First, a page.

You made my fun parts feel weird; wanna get coffee?
Ah, yes. We have been down these roads before, and now we stand at the crossroads of the heights of ridiculous fashion (i.e. practical fashion overblown to unbeforeseen heights) and the sex police (sexism + misogny + sexual laws + you can’t wear that or go there or think like that). Add in a big lump of I get to touch what I wanna touch. History repeating, as the song goes. Oh, look, a music video interlude from the 1990’s to ironically (in the Alanis way, love you, girl) to prove my point!
Note: all directly related episodes listed and linked at the end of this entry.
Laugh-In, the wonderful sketch comedy show, had a series of sketches where Ruth Buzzi had to fend off the same masher over and over, using her purse rather than a hatpin. Why no hatpin? Because her character sported a stylish hairnet:
I love you, Ruth, always have. Not just saying that because you follow me on Twitter. Not just. But also.
I went hunting for the etymology of masher, because, if you have not noticed by now (and, if you haven’t, drink more coffee, love), I am fascinated by words. I found this likely candidate at Oxford Dictionaries:
Late 19th century: probably a derivative of slang mash “attract sexually”
…so a “masher” would be someone who pursues sexual attraction. LOVE ME HEY WHERE YOU GOING CHICKEN BABY?
…”infatuation”, perhaps from Romany masherava meaning “allure”
What really caught my attention is the first section of this second definition of mash, the first being, of course, to smoosh something the hell up, like potatoes. Mmmm, mashed potatoes.
The first definition is a dandy, or rake, or man about town. Rake is outdated slang meaning
A fashionable or wealthy man of immoral or promiscuous habits.
So, a guy of higher class (read: Daddy’s money) who has nothing better to do than stroll about town and irritate and frighten women.
I want to fake-cough so many famous surnames right now, but I also don’t want to go to court. So I’ll just split the difference and suggest you read some Dominick Dunne. It’s just a reading suggestion, that’s all, nothing to see here.
Mash is still with us, which you know if you’ve even breathed in a room that was airing an ad for Jersey Shore. Mash lives on in euphemisms for sex: smoosh, smash, etc. Maybe it’s just me, but I don’t like to think of my fragile and kind ladyparts and a potato masher in similar contexts. Ow. No. OW.
Now, I suspect that our modern use of “chick” came from this time’s usage of “chicken”, but I couldn’t find proof. However, the words chicken and cock share etymology, and cock goes in all sorts of directions sexually for a guy, including cuckolded, which refers back to a woman’s behavior…so my educated guess is yes, “chick” to refer to a woman comes from the 19th century masher’s “chicken”.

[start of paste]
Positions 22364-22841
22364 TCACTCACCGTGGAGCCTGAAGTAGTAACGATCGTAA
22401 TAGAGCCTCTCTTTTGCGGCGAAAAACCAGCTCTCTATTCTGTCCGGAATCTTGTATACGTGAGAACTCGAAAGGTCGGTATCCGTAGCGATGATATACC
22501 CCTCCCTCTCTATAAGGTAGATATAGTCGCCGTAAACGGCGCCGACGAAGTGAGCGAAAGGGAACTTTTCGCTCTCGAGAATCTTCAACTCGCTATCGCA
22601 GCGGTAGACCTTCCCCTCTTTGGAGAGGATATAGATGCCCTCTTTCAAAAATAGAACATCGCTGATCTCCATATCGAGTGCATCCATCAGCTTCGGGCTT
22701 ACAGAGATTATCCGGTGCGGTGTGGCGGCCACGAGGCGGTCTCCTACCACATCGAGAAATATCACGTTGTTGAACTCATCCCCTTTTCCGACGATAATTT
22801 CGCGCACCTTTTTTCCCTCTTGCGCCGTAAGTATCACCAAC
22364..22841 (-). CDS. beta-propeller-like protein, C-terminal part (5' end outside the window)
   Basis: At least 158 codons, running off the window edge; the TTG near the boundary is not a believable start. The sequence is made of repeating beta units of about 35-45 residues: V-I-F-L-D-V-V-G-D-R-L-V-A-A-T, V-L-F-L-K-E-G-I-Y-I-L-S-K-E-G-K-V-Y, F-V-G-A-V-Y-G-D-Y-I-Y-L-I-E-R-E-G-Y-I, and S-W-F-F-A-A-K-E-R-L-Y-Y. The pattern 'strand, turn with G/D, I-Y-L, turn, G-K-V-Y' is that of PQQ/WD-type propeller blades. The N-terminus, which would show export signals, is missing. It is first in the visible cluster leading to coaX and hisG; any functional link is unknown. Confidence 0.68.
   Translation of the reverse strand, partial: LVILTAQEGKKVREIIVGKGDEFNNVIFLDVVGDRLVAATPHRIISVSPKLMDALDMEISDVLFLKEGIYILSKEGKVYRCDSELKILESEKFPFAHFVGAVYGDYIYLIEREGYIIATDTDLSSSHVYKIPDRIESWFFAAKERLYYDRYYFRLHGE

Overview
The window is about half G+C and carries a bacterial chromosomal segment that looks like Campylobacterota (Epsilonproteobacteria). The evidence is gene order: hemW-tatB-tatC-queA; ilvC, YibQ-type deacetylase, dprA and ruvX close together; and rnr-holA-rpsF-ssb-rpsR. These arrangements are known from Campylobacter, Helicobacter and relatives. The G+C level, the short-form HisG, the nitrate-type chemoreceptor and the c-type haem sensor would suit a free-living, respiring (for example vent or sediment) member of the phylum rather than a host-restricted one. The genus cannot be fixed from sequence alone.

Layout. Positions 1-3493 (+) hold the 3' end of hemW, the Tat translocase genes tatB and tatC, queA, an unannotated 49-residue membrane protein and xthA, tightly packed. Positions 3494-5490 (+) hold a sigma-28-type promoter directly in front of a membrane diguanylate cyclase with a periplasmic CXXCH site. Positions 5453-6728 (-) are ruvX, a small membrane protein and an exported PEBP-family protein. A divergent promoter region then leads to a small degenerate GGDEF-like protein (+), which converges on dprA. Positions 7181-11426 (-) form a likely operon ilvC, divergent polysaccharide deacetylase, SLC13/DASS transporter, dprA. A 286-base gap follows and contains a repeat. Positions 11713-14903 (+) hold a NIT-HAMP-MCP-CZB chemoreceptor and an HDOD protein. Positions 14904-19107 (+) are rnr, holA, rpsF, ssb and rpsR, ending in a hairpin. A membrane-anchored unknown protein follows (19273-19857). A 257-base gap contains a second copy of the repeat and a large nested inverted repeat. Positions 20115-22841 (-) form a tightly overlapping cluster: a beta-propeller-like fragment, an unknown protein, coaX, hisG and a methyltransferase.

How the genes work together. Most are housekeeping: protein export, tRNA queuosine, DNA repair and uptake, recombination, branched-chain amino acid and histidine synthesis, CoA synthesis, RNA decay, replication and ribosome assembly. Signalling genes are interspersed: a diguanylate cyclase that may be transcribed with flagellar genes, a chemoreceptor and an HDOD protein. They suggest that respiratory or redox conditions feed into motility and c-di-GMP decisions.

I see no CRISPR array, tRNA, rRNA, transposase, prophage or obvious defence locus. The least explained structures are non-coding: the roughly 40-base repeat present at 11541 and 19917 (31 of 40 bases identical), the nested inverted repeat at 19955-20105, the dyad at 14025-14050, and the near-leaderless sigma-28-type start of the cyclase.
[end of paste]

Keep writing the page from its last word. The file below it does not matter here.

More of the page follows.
A note on women alone on the street: The reason this was unusual was that, as we learned in the Post Office episode, high class women were chaperoned everywhere. Once you were old enough to be considered a woman (longer skirts, gentleman callers, old enough to be a commodity to your father let’s be honest) your virginity required a chaperone. Lower class women were worked out. In metropolitan areas, this meant live-in household work: governness/nanny, like Jo March, briefly, in Little Women; maid of all-work, like Mary Reilly; cook’s apprentice; or live-in teacher for the area, like Laura Ingalls in These Happy Golden Years. Those of no means and/or who had committed crimes were in the women’s poorhouse or women’s prison. Those remaining women who walked about alone, with no husband or mother or governness to chaperone her, were, in essence, streetrabble. They either were eventually headed for the poorhouse or prison, or, they were asking for masculine attention in one way or another.
And, as a grand finale: It ain’t The Dollop if a paraphilia doesn’t show up now and again, nice and not easy-like. All that “helping” of women on and off the streetcars? That’s called frotteurism, which is the practice of touching or rubbing up against the clothed body or parts of the body of an unconsenting person in public as a means of obtaining sexual gratification. Named by Valentin Magnan, explored by your pal and mine Richard von Krafft-Ebing–and didja catch the key word? It’s illegal.
Would you like a stabby-stabby example of one of the larger ones? I know you would.
Band names from this episode:
- Shark the Prey: first Top of the Pops hit “Cactus Head”
- Weathervane Action: first album to be released soon: “Torpedo Hatpin”
- Masher Notes: one-hit wonder “Malicious Mischief”
- hairsword: first number-one was “Kept Punching”
Cultural references from this episode:
and the holy-cow shocker of how-dare-women that ended the Hatpin Horror, as explored by my darling F. Scott Fitzgerald: the short story “Bernice Bobs Her Hair“.